Game over, law tells sweepstakes parlors

Staff WritersNovember 30, 2010 

  • Video sweepstakes parlors typically include computer terminals. Customers buy phone or Internet time. That purchase gives a buyer several credits or entries in the sweepstakes games.

    Customers choose what "game" to play, though most select a digital slot machine or video poker. The game is actually a flashy way of revealing whether the entries are winners. The outcome was determined before the customer started to play.

    Winning hands or spins can be cashed out for money.

  • 1937: North Carolina banned slot machines but did not anticipate the video poker machines that would crop up across the state as technology advanced.

    1999: South Carolina banned video poker machines.

    2000: North Carolina legislators, worried that machines from south of the border would be moved across state lines, enacted a law prohibiting new "video gaming machines." The law allowed those already in operation to remain.

    2006: The General Assembly banned all gaming machines, prompting litigation from several machine manufacturers that successfully argued that their products were neither slot machines nor video gaming machines.

    2008 : Legislators tried again, and the General Assembly enacted a law that banned certain "server-based electronic game promotions."

    2010: After gaming companies again were successful in several court challenges, the General Assembly addressed the issue again in July with a new law that makes it illegal for "any person to operate ... an electronic machine or device to ... [c]onduct a sweepstakes through the use of an entertaining display."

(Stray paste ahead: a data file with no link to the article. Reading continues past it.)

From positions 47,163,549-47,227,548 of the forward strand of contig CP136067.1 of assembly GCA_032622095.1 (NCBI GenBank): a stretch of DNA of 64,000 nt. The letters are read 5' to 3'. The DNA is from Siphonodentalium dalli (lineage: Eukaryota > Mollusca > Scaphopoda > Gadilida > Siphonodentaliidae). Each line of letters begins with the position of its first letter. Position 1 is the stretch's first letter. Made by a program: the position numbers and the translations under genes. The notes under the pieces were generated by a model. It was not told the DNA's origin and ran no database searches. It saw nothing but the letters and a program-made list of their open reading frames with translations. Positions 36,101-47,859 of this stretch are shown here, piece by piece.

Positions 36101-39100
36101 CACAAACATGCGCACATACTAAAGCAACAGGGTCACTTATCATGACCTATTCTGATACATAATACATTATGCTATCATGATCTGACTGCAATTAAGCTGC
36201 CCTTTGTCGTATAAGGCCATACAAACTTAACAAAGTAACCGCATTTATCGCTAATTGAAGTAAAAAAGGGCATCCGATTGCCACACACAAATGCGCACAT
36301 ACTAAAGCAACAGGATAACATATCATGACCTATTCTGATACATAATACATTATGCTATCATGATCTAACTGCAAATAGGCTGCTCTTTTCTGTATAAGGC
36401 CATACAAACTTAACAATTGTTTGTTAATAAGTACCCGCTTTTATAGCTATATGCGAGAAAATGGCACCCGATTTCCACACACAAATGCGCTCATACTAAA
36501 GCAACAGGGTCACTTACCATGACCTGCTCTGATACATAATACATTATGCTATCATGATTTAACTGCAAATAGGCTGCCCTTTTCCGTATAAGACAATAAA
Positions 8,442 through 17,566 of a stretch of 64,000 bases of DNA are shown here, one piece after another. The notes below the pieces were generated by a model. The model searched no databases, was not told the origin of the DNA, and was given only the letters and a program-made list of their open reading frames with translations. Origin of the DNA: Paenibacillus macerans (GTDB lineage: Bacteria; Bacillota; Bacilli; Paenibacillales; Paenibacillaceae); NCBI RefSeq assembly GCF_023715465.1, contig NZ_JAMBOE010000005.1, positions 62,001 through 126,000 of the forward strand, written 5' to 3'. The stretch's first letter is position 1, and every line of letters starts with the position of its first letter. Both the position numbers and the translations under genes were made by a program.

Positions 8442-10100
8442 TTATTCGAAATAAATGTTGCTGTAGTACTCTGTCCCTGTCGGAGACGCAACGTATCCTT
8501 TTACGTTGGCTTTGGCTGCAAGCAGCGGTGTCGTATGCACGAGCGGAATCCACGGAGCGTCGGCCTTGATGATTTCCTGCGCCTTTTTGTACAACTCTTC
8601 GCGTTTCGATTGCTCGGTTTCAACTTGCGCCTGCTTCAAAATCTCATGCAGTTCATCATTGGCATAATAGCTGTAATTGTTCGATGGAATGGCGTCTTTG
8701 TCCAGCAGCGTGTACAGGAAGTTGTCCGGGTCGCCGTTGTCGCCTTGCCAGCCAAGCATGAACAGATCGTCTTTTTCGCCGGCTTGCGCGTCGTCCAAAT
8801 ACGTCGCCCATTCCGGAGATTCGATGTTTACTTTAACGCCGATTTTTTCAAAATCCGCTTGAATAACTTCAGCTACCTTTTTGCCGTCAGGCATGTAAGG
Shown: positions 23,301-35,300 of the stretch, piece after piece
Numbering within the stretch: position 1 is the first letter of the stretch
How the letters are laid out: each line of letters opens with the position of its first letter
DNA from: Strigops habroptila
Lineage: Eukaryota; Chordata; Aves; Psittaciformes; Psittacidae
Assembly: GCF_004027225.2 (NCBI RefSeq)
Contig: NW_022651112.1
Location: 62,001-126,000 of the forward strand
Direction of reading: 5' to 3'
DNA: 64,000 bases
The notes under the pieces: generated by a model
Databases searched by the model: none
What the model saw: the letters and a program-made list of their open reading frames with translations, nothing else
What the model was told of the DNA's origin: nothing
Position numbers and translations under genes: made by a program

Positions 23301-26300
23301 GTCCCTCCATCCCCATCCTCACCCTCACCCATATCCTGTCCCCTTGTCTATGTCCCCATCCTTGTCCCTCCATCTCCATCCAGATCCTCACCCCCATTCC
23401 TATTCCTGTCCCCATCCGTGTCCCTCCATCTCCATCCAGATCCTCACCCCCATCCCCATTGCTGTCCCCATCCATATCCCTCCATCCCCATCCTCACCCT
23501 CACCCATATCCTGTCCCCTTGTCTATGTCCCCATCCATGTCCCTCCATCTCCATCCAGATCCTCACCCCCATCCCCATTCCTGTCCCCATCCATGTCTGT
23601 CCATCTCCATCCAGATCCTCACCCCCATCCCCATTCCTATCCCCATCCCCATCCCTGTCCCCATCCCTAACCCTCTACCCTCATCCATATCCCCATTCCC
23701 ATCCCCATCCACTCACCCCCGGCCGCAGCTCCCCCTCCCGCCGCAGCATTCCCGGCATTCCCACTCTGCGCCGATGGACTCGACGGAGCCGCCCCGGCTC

— State lawmakers promise that a law taking effect Wednesday will once and for all shut down the Internet sweepstakes parlors that have sprouted across North Carolina in recent years.

But some video gaming parlors say they plan to keep operating, with owners altering the games to comply with the law.

"The software companies are making adjustments right now," said Chase Brooks, a parlor owner and spokesman for the N.C. Internet Sweepstakes Organization. "We will do due diligence to make sure we meet the letter of the law."

Even law enforcement officials don't seem clear on whether the sweepstakes ban will take effect as scheduled.

The law, passed in July, was intended to end the years-long cat-and-mouse game between game operators and law enforcement. State legislators narrowly wrote the sweepstakes ban so that it would outlaw video poker and slot machines but continue to permit other marketing sweepstakes, such as scratch-off game pieces offered by fast-food restaurants and grocery stores.

"The North Carolina legislature has been clear as a bell that we don't want these casinos," said state Sen. Josh Stein, a Wake County Democrat who helped lead the fight for the bill's passage. "Sweepstakes casinos are a real blight in North Carolina. They take money from people when they are at their most desperate."

Stein said the law allows no wiggle room for sweepstakes parlors to operate. But Brooks disagreed, saying he is confident that new software can quickly be installed in machines to make them legal again.